An Asian Christian woman living in London blogging about the everyday issues of religion

Wednesday, 31 July 2013

Here Is Someone Who Did 'Go Home'

Home Office 'Go Home' van

Something always comes along to spoil things. The weather has been brilliant, I can plan a day out without worrying about the changing nature of the British summer, Andy Murray has won Wimbledon, a royal heir has been born then...the spoiler happens and it is a humdinger of a nasty. Racism is alive and well. 

The Home Office has set up billboard vans that have been driven around displaying messages calling on illegal immigrants to 'Go home'. It's that familiar old right wing racist chant which manages to merge the contradictions of 'Home Sweet Home' with a 'You Don't Belong Here' message. It's a hark back to the 1970s and 1980s when 'Go Home' was an institutionalised phrase which told people of colour that they did not belong to a Western country and ought to have stayed put in the Southern Hemisphere. 

There has been a campaign of outrage expressed on Twitter about the vans. A funny person going by the name of Pukkah Punjabi decided to take the Home Office up on their offer. He called the number given and asked for a taxi to take him from Harrow to Willesden. The ensuing story is a riot of humour but does not mask the ugliness of the campaign. While the campaign explicitly states that it is targeted at illegal immigrants one gets the feeling that a loathing of all foreigners is subsumed within it; whether they are here legally or not. 

The fear of the foreigner is actively being churned up in the immigration debate that will define, supposedly, which party is most tough on those who don't 'Go Home' and take our jobs. According to a Tory party strategist the message is akin to 'ET Go Home'. I disagree, There is a difference and it is that ET was an out and out alien who was dying on earth and needed to 'Go Home' to survive. Illegal immigrants maybe faceless to the general public and stigmatised as criminal rotters but they are not aliens; they are human beings who are often escaping a violent situation, such as war, in their own countries. To target illegal immigrants in a knee jerk way without looking at foreign policies that create refugees is foolish. Climate change experts are predicting a refugee movement that will be driven by environmental factors. What happens when climate change refugees don't have homes to 'Go Home' to?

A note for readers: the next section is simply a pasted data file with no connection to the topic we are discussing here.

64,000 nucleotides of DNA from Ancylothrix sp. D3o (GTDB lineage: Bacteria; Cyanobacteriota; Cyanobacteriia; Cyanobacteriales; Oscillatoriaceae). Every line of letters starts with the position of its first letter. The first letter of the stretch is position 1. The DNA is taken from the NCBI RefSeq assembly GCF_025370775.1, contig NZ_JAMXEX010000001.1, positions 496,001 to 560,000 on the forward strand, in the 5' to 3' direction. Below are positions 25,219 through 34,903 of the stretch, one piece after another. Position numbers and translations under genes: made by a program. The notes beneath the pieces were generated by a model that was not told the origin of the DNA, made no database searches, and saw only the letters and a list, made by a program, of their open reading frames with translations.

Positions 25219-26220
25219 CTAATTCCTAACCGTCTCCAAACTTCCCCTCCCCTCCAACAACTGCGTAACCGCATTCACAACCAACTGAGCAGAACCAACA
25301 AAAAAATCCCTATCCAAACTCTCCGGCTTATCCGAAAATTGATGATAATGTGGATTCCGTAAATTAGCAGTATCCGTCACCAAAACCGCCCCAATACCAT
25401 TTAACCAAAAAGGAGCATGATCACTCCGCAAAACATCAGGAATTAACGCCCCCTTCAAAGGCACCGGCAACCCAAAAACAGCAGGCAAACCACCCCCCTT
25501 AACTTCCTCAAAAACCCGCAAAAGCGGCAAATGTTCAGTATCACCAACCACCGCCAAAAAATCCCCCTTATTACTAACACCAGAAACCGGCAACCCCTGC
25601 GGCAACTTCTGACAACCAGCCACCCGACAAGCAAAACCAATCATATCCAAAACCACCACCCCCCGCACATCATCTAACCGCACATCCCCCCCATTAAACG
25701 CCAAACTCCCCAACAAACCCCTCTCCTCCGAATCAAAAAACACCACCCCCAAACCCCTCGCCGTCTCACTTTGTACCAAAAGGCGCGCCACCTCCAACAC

Starring role: Badar in his dashing uniform posting the royal notice

In the midst of all this comes the story of an immigrant who did go home because his visa ran out. The royal footman who helped put up the birth announcement outside Buckingham Palace last week has now left the country. Badar Azim comes from India, studied at Napier University in Edinburgh, worked at Buckingham Palace and experienced a global moment of fame last week. He may have left Britain but he will forever play a starring role in Britain's memory of the day the third in line to the throne was born. Immigrants can be productive. While the vans may refer to 'illegal immigrants I cannot help but be suspicious of the fact that there is a larger message being boomed out which is anti-everybody else. 

Wednesday, 17 July 2013

I Tweet Therefore I Am An Indulged

The Catholic Church may refuse to join the 21st century when it comes to gender recognition, have less children and Gays are human beings issues but has embraced social networking, Twitter to be precise, in an act that can only be described as a coup that even touchy-feely Jesus may not have thought of.